Devendra Jhajharia books spot in Tokyo Paralympics with record javelin throw
Jhajharia broke his own record of 63.97 meters to win the Paralympics quota by throwing the javelin as far as 65.71 meters at the Jawaharlal Nehru Stadium in New Delhi.
Paralympian javelin thrower Devendra Jhajharia has qualified for next month's Tokyo Paralympics.
Jhajharia broke his own record of 63.97 meters to win the Olympic quota by throwing the javelin as far as 65.71 meters at the Jawaharlal Nehru Stadium in New Delhi.
The Rajiv Gandhi Khel Ratna awardee had won two gold medals for the country at the Athens and Rio Para-Olympic Games
After his record-breaking performance, Jhajharia said that this result would further boost his confidence.
Distance sheet of Devendra Jhajharia showing his record Javelin throw
Speaking to Asianet Newsable exclusively, Jhajharia said: "I have been fully focused and concentrating on my training these past two years. In fact, all I have done during the lockdown is training at the Sports Authority of India's Gandhinagar facility. I do not get to see my family for months, but that is the sacrifice I am willing to make to get the third gold for my nation." I am sure I will get it."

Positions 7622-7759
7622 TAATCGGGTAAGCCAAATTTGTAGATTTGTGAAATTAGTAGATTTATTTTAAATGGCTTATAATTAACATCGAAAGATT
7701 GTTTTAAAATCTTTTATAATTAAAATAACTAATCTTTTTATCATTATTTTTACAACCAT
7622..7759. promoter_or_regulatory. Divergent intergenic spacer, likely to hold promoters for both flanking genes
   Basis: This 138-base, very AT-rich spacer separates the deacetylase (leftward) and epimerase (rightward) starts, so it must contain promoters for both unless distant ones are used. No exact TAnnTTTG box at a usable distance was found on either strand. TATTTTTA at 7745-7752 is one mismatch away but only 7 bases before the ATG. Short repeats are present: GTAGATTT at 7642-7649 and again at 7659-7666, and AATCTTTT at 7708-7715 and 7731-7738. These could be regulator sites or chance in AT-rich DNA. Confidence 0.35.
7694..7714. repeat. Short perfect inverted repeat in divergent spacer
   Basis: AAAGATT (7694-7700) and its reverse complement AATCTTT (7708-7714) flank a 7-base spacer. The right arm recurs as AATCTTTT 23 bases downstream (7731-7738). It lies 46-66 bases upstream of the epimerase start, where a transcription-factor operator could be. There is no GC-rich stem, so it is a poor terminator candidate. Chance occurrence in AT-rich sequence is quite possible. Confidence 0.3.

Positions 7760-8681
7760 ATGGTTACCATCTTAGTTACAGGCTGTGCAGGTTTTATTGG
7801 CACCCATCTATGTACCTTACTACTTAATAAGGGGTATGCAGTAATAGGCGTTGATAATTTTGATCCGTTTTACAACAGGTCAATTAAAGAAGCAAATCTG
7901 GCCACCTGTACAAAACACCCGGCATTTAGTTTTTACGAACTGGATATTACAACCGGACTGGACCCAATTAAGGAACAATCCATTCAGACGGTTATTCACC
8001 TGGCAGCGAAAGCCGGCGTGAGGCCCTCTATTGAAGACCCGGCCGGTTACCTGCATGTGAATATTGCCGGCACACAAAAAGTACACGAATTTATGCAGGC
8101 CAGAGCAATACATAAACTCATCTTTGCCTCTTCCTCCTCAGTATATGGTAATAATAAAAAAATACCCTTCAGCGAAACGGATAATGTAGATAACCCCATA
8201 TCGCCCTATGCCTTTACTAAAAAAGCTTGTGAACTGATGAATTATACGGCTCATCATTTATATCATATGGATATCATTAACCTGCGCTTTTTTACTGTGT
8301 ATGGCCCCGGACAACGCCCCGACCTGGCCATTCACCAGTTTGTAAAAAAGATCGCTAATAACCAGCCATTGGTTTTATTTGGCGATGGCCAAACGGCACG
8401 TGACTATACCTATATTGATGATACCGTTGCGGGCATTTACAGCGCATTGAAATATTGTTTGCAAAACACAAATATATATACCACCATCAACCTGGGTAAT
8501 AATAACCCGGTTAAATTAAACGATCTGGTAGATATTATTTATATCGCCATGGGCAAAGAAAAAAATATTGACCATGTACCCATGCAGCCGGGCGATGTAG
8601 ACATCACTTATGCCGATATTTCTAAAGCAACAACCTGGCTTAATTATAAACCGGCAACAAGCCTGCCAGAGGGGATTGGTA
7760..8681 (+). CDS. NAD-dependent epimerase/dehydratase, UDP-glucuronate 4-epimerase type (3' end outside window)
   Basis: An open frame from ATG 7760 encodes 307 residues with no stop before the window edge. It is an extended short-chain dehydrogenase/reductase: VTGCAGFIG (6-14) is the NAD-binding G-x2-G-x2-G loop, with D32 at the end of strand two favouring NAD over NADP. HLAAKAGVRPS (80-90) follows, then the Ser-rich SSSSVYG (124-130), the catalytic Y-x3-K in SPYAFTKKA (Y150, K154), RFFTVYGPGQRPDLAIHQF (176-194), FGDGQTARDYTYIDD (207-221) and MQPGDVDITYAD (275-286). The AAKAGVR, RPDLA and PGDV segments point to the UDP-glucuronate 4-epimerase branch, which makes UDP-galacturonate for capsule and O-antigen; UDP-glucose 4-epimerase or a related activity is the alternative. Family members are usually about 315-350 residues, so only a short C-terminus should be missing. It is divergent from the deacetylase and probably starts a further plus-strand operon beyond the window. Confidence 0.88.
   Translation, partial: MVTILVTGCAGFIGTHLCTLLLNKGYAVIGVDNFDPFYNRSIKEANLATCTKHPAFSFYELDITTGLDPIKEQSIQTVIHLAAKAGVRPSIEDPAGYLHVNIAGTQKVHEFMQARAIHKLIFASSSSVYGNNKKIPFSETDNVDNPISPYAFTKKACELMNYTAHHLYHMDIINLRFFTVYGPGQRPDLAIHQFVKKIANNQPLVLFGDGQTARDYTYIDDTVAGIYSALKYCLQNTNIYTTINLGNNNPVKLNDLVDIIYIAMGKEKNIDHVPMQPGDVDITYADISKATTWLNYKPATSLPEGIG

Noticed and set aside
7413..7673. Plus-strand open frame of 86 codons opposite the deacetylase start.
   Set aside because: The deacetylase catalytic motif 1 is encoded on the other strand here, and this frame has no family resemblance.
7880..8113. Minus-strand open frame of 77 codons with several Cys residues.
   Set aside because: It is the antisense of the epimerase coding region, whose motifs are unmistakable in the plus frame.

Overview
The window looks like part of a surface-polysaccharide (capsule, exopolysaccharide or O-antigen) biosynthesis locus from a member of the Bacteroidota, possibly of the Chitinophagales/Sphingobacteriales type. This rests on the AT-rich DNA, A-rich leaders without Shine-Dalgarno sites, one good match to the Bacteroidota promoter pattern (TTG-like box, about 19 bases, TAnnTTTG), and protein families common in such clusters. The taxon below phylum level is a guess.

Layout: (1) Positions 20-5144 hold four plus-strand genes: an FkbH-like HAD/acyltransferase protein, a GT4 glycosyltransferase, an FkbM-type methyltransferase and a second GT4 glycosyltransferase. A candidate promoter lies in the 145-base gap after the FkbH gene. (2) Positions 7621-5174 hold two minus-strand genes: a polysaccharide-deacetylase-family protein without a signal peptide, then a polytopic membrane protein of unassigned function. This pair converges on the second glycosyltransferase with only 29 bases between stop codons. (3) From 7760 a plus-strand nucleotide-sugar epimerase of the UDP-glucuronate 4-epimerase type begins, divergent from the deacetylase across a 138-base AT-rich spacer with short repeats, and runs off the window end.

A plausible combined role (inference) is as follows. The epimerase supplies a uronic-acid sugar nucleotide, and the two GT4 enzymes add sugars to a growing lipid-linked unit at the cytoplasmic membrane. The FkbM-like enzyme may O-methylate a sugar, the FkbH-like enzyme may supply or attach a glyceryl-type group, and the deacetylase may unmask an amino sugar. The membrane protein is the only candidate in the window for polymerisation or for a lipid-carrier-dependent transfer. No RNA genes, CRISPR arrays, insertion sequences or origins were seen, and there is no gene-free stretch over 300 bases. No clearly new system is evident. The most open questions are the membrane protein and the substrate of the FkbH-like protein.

In October last year, Jhajharia lost his father. he remembers his mother's advice after he performed rituals for his deceased father. She said, "Your job is to play for the country. You should go for training."
Jhajharia, who was the first para-athlete to receive India's highest sporting honour -- the Khel Ratna, said: "It was difficult for me to leave my mother in such a situation, but I gave priority to the country. It's been seven months since then; I have not met anyone. I stay at the Gandhi Nagar Training Campus. At 9 PM every night, I speak to the family once. My six-year-old son does not understand this; he insists that I come home the next day. My daughter is intelligent, she does not insist."
The 40-year-old para-athlete credits his coach Sunil Tanwar and fitness trainer Lakshya Batra for his record-breaking performance.
Born in Churu, Rajasthan, Jhajharia lost his hands when he came in contact with a high-voltage wire while climbing a tree in his village. However, undeterred by his handicap, Jhajharia kept going. His two gold medals came in the 2004 Athens Games and the 2016 Rio Paralympics -- he set new world records on both occasions. He also won a gold medal at the 2013 World Championships.